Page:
Well, perhaps not so lazy!
After spring planting, there is a short lull at the beginning of the summer, where the garden is busy growing, and just needs to be weeded and watered. That is where we are right now. Since there hasn’t been any rain for a while, watering is taking up a lot of time. Weeding dry earth is a hard go, so Attila tends to leave it until after a rain, when it is easier to pull the weeds out by the roots.
Last weekend was a long weekend, and Attila used this time off work to tackle the wood from the felled dead Ash tree, and the pruned branches from the dying Blue Spruce trees. On Friday night he began at around 7 p.m., and burned branches right through until 3:00 a.m. Saturday morning. After waiting until the embers had cooled on Saturday night, he cleaned out the fire pit, distributed the ashes among our various compost bins. On Sunday evening he began again, finishing up at around 1:00 a.m. on Monday morning. The fire pit is once again full of ashes! He is about half done the job of burning the small branches from the Ash, and the dead branches from the Blue Spruce.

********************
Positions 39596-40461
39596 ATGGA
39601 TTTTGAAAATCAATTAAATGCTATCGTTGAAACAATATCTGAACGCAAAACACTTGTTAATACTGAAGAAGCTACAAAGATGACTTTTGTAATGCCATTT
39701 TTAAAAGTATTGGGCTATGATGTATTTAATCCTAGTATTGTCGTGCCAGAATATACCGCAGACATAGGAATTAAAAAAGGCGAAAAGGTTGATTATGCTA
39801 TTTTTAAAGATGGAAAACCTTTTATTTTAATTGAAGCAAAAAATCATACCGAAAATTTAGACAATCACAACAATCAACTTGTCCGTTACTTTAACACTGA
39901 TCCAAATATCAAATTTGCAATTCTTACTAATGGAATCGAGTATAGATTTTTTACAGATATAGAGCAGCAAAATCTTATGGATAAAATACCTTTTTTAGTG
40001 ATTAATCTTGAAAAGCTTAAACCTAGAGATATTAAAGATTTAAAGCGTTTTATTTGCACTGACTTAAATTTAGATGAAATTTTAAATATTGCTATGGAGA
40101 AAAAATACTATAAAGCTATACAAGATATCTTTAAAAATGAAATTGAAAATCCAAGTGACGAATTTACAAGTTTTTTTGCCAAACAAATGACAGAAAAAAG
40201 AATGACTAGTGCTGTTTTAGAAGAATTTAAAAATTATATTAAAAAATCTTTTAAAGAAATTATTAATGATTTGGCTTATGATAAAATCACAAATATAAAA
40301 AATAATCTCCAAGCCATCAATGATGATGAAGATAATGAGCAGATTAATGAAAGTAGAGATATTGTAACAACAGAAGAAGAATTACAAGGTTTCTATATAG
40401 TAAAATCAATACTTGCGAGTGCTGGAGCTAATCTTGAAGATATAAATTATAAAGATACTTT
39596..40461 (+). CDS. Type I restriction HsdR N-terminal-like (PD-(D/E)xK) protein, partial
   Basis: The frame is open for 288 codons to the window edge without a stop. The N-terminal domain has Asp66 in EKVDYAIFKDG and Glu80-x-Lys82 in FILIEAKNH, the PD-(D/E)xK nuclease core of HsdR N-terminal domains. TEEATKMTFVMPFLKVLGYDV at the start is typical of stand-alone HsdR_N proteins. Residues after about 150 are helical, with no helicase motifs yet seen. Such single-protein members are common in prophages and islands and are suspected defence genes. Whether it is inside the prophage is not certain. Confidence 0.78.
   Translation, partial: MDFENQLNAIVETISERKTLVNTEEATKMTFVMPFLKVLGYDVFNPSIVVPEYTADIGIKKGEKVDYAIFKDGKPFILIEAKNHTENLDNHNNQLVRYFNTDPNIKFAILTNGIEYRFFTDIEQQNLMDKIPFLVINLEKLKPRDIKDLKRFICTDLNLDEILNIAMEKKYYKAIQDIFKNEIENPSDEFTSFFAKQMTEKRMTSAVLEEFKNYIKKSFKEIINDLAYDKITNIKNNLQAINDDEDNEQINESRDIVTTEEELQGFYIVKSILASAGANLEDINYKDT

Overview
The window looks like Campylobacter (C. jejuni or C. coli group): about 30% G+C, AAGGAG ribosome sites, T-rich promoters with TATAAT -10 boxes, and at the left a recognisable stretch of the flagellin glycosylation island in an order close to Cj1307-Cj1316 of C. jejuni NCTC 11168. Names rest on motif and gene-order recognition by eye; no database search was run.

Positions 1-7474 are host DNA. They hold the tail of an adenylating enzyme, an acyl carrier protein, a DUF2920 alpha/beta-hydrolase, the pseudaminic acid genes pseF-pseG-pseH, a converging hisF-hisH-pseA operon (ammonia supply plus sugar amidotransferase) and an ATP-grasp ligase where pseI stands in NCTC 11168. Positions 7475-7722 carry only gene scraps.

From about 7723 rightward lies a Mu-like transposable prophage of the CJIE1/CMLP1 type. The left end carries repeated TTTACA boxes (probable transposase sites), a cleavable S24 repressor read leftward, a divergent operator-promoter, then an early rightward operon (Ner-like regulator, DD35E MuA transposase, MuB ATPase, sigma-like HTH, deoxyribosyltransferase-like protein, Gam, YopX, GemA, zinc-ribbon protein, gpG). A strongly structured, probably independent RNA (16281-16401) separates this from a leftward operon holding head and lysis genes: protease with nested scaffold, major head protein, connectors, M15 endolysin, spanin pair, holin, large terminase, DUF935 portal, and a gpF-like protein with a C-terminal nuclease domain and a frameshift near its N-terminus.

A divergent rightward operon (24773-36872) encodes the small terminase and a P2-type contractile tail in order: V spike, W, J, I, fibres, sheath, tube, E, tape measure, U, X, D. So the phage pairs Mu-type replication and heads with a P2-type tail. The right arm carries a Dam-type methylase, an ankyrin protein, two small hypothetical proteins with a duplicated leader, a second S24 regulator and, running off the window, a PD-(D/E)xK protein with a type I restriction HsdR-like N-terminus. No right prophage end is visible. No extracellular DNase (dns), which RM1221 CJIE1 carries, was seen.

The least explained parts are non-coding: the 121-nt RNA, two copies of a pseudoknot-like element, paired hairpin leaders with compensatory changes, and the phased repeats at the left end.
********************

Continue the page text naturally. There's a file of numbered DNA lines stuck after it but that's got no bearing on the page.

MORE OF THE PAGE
We are hoping to save the Blue Spruce trees, but that remains to be seen. When the water main leak in our front yard was finally repaired, long before we actually moved here full time, it affected the spruce trees. They had grown tall over the years, with all the water that leaked from the water main, and when that water became unavailable, they experienced stress. The stress left them vulnerable to a canker infection, that we didn’t understand until this year. Although we knew that they were slowly dying, we did not know why. What we have decided to try is to trim all the dead branches, and burn them, then spray the trees with a solution of hydrogen peroxide to kill the canker. Then we hope the trees will rally and recover their health. Attila does not hold out much hope for the one that has suffered the most, but we will still try to save it.